Movie 43 is an anthology comedy film with an odd framing device. A man walks into a film studio and demands to have his pitch for a new film heard. The studio executive agrees, becoming more and more disgusted and frustrated with each passing chapter of the story.
It’s not hard to imagine how Movie 43 was made. Anthology films with big name stars have been doing really well at the box office. Valentine’s Day, New Year’s Eve, and What to Expect When You’re Expecting turned in good numbers on star power alone. It’s easy on the actors–they only need to be on set for a day or two–and allows for a flexible production schedule.
The difference here is how disjointed the entire feature is. Each of the shorts within Movie 43 was written, directed, shot, and even produced by different people. This means that each of the 12 different stories was brought to life by completely separate teams. The only crossover is Elizabeth Banks directing one short and starring in another. Everything else is the doing of director/producer Peter Farrelly.
Put aside the juvenile gross out humor and shock value of big names like Halle Berry, Kate Winslet, and Naomi Watts signing on for this project. The problem with Movie 43 is that there is nothing to hold it together. It’s 90 minutes of poor quality sketch comedy with 12 completely different styles and tones. The film is jarring not because it’s edgy or inventive but because the content is so radically different from scene to scene.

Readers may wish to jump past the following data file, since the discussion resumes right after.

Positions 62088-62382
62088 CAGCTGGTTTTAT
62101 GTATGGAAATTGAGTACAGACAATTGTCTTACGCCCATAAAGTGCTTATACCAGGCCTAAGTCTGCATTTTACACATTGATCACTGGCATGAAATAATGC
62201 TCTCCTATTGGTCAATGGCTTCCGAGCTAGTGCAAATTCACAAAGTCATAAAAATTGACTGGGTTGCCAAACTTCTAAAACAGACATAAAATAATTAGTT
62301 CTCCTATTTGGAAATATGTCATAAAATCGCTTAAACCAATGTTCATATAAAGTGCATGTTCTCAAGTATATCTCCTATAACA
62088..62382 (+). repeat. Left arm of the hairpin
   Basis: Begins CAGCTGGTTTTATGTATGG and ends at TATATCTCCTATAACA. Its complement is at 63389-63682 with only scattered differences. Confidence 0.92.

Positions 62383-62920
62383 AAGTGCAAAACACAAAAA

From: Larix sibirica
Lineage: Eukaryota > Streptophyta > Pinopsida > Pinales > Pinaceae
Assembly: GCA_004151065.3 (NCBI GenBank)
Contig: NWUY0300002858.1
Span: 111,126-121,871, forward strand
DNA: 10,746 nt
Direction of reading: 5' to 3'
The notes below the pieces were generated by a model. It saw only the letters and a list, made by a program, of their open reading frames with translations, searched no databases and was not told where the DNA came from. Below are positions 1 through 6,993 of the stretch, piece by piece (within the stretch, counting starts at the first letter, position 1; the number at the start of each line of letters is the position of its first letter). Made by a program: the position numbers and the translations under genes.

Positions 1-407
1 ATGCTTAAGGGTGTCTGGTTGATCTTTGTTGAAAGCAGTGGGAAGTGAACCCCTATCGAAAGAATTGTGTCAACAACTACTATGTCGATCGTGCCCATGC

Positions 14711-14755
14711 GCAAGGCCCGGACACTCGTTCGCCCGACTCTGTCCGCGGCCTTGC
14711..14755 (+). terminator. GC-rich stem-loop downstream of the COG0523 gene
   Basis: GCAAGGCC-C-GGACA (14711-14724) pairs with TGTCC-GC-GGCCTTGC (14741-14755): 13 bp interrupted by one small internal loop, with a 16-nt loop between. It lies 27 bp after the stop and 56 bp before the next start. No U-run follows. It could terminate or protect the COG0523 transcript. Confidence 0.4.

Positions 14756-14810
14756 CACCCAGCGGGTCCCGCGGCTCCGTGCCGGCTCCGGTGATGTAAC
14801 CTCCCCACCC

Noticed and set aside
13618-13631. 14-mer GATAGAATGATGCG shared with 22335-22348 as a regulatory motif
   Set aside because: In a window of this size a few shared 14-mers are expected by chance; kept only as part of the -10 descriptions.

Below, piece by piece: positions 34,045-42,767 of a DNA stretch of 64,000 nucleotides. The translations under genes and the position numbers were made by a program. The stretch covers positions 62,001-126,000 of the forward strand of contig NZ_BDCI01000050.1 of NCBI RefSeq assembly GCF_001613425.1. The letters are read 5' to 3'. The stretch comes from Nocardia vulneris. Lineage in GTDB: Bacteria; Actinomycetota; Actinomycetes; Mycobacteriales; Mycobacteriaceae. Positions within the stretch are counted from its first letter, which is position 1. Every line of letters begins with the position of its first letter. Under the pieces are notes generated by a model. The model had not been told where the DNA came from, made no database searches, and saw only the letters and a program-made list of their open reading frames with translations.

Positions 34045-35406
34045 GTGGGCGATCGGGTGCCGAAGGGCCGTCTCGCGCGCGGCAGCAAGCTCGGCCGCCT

Looking at the individual segments doesn’t help matters. The best one is Beezel (James Gunn directs) and that’s a really stupid spin on the live action/animated hybrids. A maniacal gay cat named Beezel plots to get rid of his master’s girlfriend so he can finally have his master for himself. The quality that puts it above the rest is actual production standards. The animation is good and it is edited into the live action footage very well. It’s just not very funny. It’s also not actually included in the framing device of the film; it airs after a long set of credits but before the actual even longer set of credits at the very end.
It’s only downhill from there. From the terrible prosthetic makeup in Truth or Dare to the shock value without substance or even an attempt at humor in Veronica, Movie 43 doesn’t even offer up one short that is well-made and actually funny. Never before have I sat in a theater during a comedy and heard nothing but deafening silence. I guess there’s a first time for everything.
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